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The first step to getting contact lenses is to consult your optometrist. This is necessary even in cases where a patient would like non-corrective lenses (i.e. to change eye color). Contact lenses can only be purchased legally with a valid written prescription by a specialist. Contact lenses are considered to be medical devices wich require proper fitting, which only a qualified eyecare practitioner can provide.

There are two major types of contact lenses to choose from: Soft contacts or gas permeable (RGP or GP lenses). The cost associated with gas permeable lenses is initially higher but for some can offer more crisp vision and are resistant to deposit buildup. They take longer to adapt to, however last longer than soft lenses. Soft contact lenses contain water (ranging from 25% to 79%) and can be adapted to quickly. To learn more about types of contact lenses, click here.

  • 1508 Leonardo da Vinci introduces the concept of contact lenses
  • 1823 Sir John Herschel, a British astronomer, devises first lens design concept
  • 1887 First contact lens is manufactured from glass, made to cover entire eye
  • 1939 First plastic contact lenses are made
  • 1948 Plastic contact lenses are design to cover only the eye's cornea
  • 1971 Soft contact lenses are introduced
  • 1978 GP contact lenses are introduced
  • 1981 FDA approves soft contact lenses for extened/overnight wear
  • 1986 Overnight wear GP contact lenses available to public
  • 1987 Disposable soft contact lenses are introduced
  • 1987 GP contacts made of flourosilicone acrylate materials are made available
  • 1991 Daily and two week wear lenses available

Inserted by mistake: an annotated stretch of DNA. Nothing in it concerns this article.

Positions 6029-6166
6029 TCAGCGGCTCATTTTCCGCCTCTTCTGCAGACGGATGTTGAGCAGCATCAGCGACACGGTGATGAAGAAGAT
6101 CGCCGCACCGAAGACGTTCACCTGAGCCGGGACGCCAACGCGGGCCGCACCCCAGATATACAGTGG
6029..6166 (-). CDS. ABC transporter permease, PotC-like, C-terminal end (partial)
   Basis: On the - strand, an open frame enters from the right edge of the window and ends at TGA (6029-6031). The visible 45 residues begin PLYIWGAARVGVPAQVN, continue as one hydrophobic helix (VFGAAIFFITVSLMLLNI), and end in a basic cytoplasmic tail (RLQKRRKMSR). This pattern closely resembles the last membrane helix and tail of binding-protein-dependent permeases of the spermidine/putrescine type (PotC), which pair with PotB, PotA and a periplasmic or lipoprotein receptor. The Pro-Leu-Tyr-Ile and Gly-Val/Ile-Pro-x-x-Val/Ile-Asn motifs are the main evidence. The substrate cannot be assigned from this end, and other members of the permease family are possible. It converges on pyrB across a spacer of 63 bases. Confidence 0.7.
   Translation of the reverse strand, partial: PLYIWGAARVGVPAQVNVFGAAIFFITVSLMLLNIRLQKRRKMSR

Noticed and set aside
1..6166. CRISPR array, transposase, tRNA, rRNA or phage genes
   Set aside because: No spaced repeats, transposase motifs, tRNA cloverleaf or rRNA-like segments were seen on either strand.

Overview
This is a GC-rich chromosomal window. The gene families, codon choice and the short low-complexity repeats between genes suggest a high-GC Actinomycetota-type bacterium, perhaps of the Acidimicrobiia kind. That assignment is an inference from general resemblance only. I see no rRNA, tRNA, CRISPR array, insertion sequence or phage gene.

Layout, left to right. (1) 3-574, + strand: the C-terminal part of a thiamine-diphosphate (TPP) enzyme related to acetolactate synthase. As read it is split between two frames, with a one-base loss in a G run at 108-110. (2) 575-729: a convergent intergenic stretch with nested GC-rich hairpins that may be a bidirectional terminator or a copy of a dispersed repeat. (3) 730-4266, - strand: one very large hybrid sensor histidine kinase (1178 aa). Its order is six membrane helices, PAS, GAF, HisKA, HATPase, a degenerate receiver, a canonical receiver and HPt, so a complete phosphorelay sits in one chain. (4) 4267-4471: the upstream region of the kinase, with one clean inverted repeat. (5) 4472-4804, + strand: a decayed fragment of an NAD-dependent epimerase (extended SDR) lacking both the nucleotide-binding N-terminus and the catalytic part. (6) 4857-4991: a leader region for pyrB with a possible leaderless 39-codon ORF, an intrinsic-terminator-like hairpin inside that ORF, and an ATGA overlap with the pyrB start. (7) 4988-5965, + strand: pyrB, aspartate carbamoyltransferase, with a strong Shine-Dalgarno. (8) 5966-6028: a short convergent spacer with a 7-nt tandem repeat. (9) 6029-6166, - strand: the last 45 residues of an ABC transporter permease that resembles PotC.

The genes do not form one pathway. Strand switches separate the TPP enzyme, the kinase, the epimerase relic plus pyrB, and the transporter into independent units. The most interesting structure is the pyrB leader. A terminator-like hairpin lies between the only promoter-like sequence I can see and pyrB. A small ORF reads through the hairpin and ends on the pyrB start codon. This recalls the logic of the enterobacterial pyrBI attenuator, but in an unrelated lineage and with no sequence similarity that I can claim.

• 1991 Planned replacement contact lenses introduced to market
  • 1992 Tinted disposable contact lenses available
  • 1995 Daily disposable contact lenses hit market
  • 1996 First disposable contact lenses using UV absorbers released in US
  • 1998 Multifocal disposable contact lenses available
  • 1999 New generation extended wear soft contact lenses introduced
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Dr. Soma Bose specializes in Contact lenses, disposable contact lenses, colored contact lenses, toric contact lenses for astigmatism, extended wear contact lenses, night and day contact lenses, products and news pertaining to contact leses and contact lens wearers, silicone hydrogel contact lenses, gas permiable or gp contact lenses, special effect contact lenses, bifocal contact lenses, reshaping the eye with contact lenses, contact lenses for patients who qualify as being hard to fit, teaching patients how to care for soft contact lenses, teaching patients how to care for RGP contact lenses, advising what to do if your contact lenses are uncomfortable, where to buy contact lenses, and advising whether wearing contacts instead of getting surgery is suggested.